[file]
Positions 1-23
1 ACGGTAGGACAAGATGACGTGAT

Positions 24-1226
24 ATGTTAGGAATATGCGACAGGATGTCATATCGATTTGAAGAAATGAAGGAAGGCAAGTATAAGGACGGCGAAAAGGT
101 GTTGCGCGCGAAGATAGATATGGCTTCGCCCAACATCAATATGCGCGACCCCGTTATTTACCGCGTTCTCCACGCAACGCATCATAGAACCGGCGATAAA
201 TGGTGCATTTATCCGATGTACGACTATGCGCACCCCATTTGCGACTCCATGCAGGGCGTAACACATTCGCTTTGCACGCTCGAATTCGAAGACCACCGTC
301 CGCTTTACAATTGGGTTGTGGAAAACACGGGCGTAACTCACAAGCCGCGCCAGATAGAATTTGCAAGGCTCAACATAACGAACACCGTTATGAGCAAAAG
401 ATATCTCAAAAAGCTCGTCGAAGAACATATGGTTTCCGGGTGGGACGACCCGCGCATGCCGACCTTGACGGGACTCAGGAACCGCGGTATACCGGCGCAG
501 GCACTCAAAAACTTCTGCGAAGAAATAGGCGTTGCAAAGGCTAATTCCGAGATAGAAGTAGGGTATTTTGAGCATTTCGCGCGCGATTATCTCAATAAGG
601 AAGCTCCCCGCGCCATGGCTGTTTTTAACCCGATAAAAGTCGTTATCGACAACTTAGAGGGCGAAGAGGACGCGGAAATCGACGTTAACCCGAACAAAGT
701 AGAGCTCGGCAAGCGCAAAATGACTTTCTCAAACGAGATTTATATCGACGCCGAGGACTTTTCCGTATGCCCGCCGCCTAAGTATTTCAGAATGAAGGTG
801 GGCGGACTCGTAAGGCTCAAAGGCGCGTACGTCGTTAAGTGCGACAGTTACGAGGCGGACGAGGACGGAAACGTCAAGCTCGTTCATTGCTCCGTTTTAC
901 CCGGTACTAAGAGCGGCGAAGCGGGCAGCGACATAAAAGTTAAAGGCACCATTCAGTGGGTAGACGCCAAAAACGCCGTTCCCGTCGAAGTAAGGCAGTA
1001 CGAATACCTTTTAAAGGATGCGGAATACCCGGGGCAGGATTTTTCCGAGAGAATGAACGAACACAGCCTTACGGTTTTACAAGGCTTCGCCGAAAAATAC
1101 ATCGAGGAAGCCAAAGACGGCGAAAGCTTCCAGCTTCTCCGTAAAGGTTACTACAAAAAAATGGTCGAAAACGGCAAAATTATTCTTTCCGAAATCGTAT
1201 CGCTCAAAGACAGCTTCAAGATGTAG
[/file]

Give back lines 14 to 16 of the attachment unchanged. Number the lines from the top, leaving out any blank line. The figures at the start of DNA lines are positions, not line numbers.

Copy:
1001 CGAATACCTTTTAAAGGATGCGGAATACCCGGGGCAGGATTTTTCCGAGAGAATGAACGAACACAGCCTTACGGTTTTACAAGGCTTCGCCGAAAAATAC
1101 ATCGAGGAAGCCAAAGACGGCGAAAGCTTCCAGCTTCTCCGTAAAGGTTACTACAAAAAAATGGTCGAAAACGGCAAAATTATTCTTTCCGAAATCGTAT
1201 CGCTCAAAGACAGCTTCAAGATGTAG